Uber NYC Airport Rules (JFK, Laguardia, and Newark)
Newark, Laguardia and JFK are notorious for having extremely long wait times when hailing an Uber — but, at least for the moment — all three airports are currently rideshare accessible for dropping off and picking up passengers.
There is talk of the Port Authority instituting an “access fee,” but currently (as of Spring 2016) there is no fee.
Uber Boston Logan Airport Rules (BOS)
Logan Airport in Boston is harder to manage with Uber than other cities on this list. Unfortunately, there is an $8.75 fee for dropping off and picking up passengers via rideshare (for which Uber is currently in litigation).
A Massachusetts State Law prohibiting private vehicles from obtaining fares from the Boston airport has meant that Uber cars are technically required to be registered as livery vehicles (or else be in violation of this law).
Uber Los Angeles Airport Rules (Uber LAX)
Los Angeles International Airport (LAX) in Los Angeles, California is currently rideshare accessible.
As of late January 2016, UberX finally received full access to LAX’s arrivals and departure terminals. Up until January ’16, all low-cost rideshare options were officially banned from Los Angeles International Airport altogether — with absolutely no exceptions.
However, at least for now, Uber at LAX is legal. There’s only one current caveat — picking up and dropping off via rideshare comes with a $4 fee.
Uber Chicago Airport Rules (O’Hare and Midway)
Midway Airport and Chicago O’Hare are now rideshare-permitting.
Uber is now able to pick-up and drop-off passengers legally at either of these Chicago airports.
Uber D.C. Airport Rules (Reagan National Airport and Dulles International Airport)
At both Reagan National Airport and Dulles International Airport — namely, the two major airports in the Washington D.C. Area — currently have a $4 fee, but are otherwise completely accessible for Uber passengers (either leaving from, or arriving at, both airports).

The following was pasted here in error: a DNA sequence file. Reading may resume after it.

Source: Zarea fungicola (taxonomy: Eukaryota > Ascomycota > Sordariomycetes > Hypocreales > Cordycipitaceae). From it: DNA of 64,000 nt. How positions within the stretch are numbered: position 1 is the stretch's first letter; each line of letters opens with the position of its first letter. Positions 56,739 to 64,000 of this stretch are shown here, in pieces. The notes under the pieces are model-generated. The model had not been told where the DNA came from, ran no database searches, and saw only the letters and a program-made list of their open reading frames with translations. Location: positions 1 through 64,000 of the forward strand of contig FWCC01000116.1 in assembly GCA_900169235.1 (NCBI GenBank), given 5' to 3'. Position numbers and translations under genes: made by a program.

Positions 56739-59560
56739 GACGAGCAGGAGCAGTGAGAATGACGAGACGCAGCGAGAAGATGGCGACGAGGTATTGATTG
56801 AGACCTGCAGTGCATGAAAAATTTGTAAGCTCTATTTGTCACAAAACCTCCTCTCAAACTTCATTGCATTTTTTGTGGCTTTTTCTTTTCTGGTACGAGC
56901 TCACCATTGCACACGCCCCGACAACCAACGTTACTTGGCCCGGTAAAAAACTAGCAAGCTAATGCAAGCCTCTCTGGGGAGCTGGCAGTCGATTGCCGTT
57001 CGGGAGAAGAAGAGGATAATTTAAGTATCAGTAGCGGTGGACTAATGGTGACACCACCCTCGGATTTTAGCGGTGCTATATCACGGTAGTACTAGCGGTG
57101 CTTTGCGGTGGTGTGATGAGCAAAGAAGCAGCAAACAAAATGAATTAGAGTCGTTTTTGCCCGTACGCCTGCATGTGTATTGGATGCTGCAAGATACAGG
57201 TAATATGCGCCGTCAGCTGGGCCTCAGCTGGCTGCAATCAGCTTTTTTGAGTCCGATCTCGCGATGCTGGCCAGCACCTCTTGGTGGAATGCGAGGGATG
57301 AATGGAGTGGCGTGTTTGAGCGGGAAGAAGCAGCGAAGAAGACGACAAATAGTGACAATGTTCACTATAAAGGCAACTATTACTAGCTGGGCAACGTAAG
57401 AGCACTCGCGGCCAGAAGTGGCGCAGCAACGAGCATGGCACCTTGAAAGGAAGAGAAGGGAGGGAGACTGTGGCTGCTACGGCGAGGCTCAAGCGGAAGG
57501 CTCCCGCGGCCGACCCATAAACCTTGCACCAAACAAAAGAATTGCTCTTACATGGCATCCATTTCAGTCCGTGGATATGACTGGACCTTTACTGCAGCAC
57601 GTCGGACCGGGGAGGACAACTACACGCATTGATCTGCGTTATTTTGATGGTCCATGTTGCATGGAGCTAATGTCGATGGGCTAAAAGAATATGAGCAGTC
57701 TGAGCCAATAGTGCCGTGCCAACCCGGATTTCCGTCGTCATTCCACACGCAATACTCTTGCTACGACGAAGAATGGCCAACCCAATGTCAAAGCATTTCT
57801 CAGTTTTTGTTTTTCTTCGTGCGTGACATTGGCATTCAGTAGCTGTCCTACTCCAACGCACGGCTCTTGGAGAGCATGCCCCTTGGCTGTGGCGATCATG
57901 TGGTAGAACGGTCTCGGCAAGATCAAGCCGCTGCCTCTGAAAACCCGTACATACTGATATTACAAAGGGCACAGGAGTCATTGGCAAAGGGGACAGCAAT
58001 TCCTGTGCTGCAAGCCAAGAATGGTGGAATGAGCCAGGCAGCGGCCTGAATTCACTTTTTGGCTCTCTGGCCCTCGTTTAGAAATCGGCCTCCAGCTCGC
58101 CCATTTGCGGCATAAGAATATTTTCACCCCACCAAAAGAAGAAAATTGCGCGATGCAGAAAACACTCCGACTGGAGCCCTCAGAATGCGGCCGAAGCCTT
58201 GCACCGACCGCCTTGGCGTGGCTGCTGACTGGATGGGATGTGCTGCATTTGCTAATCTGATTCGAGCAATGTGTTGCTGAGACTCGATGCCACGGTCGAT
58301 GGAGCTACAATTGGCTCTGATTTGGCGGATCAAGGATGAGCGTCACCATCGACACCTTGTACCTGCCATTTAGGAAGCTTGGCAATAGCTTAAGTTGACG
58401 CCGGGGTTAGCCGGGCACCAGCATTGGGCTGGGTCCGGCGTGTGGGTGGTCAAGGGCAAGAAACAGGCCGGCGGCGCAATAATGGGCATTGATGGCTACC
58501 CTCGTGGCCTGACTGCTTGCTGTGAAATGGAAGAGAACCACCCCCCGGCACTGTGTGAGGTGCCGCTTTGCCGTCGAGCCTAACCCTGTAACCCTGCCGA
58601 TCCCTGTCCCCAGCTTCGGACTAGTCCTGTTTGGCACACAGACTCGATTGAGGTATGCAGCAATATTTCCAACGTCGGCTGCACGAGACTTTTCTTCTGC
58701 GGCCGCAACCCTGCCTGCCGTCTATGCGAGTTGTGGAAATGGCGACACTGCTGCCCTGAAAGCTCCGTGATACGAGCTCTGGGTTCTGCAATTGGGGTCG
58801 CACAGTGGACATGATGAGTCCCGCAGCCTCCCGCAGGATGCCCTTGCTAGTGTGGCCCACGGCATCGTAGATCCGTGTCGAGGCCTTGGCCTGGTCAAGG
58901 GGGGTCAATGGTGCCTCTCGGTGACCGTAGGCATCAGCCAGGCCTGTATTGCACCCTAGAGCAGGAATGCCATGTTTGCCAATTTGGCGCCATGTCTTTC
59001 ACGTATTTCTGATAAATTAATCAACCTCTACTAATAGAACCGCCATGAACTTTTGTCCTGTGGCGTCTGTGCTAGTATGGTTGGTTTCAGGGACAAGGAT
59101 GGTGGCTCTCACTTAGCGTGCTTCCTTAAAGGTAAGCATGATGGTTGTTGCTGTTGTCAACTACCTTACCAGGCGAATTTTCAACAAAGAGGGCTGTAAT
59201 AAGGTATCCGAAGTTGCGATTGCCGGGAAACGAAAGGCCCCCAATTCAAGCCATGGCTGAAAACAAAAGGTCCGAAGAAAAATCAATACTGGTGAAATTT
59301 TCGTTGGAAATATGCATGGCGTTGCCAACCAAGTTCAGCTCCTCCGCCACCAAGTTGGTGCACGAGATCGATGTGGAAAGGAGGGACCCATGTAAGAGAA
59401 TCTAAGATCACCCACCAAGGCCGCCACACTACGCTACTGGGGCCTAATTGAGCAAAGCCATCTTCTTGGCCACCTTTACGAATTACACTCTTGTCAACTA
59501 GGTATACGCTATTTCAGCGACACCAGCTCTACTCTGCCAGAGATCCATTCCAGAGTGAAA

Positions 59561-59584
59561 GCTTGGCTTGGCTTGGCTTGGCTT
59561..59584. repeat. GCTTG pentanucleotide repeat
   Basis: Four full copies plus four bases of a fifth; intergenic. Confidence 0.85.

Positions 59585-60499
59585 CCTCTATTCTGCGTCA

Uber Seattle-Tacoma Airport Rules (SEA)
At Seattle-Tacoma Airport in Washington State, only UberBlack and UberSUV are currently allowed to pick up arriving passengers. Each of these services has a flat rate from the airport to downtown Seattle.
- UberBlack = $55
- UberSUV = $65
Drop offs (by UberX and Lyft) are allowed.
Uber Portland International Airport Rules (PDX)
Portland International Airport (PDX) is another airport that has made its arrangement an Uber (recently granting the company a permit to drop-off and pick-up passengers).
However, there is currently a $2 fee, and riders are supposed to meet their Uber cars on the lower roadway (near PDX’s baggage claim area).
Uber Las Vegas Airport Rules (McCarran International Airport)
McCarran International Airport in Nevada (the closest airport to Las Vegas) now allows Uber access to all arrivals and departures.
The fee is only $2.45.
Taking Uber to the Airport: Final thoughts
Most, if not all, airports currently have some level of Uber access. However, it’s always best to check with your local airport authority before relying on Uber (or any other rideshare service) to get you to your flight on time.